From fake drugs to phoney purses, counterfeit products are spreading across the world. But wily businesses are fighting back with science and technology promising to protect their goods from criminal fakery.
In the Media by David Silverberg - 5 comments

RFID staples tell you where you put down that report

Swingline is proudly announcing their new range of Embed RFID Tags. This innovative and a totally new concept makes the usual way of tagging orthodox or rather I would say quite obsolete.
In the Media by RobotGod - 3 comments

This dust can tell where you have been

"Hitachi Ltd., a Japanese electronics maker, recently showed off radio frequency identification, or RFID, chips that are just 0.002 inches by 0.002 inches and look like bits of powder."
In the Media by Thespian - 1 comment

RFID chips will make instant check out possible

RFID chips have been around since the mid-40's when they were used for aircraft identification purposes. However, today they're much smaller and cheaper, and have been used to track product movement by warehouses.
In the Media by Competetant414 - 4 comments

How To: Disable Your Passport's RFID Chip

All new U.S. passports contain a radio frequency identification chip that may be accessible to hackers. But the chip can be disabled.
In the Media by bullseye - 1 comment

New $20 bills Explode

Only in certain microwaves but it does happen.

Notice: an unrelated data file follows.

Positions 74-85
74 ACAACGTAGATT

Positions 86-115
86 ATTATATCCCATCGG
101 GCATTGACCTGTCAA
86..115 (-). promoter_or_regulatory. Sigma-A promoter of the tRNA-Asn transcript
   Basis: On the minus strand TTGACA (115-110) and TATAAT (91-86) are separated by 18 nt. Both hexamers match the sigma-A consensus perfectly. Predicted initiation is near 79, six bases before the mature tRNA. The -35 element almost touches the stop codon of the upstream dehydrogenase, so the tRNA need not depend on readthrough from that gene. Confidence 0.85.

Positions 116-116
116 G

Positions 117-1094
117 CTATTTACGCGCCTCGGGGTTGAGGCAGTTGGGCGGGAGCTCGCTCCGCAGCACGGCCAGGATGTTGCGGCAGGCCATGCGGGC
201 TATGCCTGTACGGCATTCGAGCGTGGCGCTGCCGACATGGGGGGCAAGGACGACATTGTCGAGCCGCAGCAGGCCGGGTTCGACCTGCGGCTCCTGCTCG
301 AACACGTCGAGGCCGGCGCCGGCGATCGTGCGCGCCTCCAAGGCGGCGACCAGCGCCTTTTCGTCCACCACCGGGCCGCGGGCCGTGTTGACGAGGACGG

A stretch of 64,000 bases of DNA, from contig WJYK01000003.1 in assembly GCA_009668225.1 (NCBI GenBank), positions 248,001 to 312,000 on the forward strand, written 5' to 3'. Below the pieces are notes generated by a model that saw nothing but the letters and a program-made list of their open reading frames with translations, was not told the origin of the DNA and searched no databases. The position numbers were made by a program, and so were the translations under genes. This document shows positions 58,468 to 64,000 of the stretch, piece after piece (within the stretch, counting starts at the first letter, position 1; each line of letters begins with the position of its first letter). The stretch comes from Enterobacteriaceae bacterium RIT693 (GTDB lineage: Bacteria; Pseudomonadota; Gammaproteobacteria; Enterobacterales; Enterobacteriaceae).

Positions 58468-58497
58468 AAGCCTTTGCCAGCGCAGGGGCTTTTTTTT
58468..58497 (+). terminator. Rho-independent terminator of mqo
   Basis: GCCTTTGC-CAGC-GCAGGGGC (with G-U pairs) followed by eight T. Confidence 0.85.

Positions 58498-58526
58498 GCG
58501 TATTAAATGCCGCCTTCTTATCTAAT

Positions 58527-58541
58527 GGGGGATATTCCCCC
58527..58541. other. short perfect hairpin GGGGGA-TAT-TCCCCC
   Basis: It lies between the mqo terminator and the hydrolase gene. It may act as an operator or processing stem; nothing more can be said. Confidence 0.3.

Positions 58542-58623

In the Media by Andrew Majewski - 3 comments

Researchers See Privacy Pitfalls in No-Swipe Credit Cards

Demonstrations reveal potential security and privacy holes in a new generation of credit cards — cards whose data is relayed by radio waves without need of a signature or physical swiping through a machine
In the Media by Bob Norman - 1 comment

Supermarkets Use Technology to Enhance Shopping Experience

The supermarket of the past is racing toward a high tech future. And clever marketers are starting with their youngest consumers. Publix Supermarkets in the U.S. city of Atlanta, Georgia have begun testing TV Karts for toddlers. Moms can shop in peac...
In the Media by Mil Arcega - 2 comments

RFID Exposed: The Naked Truth About the Future of Retail

RFID TECHNOLOGY IS QUICKLY BECOMING CORPORATE AMERICA’S WET DREAM AND A PRIVACY ADVOCATE’S WORST NIGHTMARE Digital Journal — In November 2005, 28-year-old Brooklyn resident Mikey Sklar got himself tagged. He bought a small radio-frequency identific
In the Media by Jack Kapica - 16 comments
 

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The back of an RFID chip
MissionControl
The back of an RFID chip
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Untitled
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RFID chip next to a grain of rice. This chip contains a radio-frequency electromagnetic field coil t...
File photo
RFID chip next to a grain of rice. This chip contains a radio-frequency electromagnetic field coil that modulates an external magnetic field to transfer a coded identification number when queried by a reader device. This small type is incorporated in consumer products, and even implanted in pets, for identification.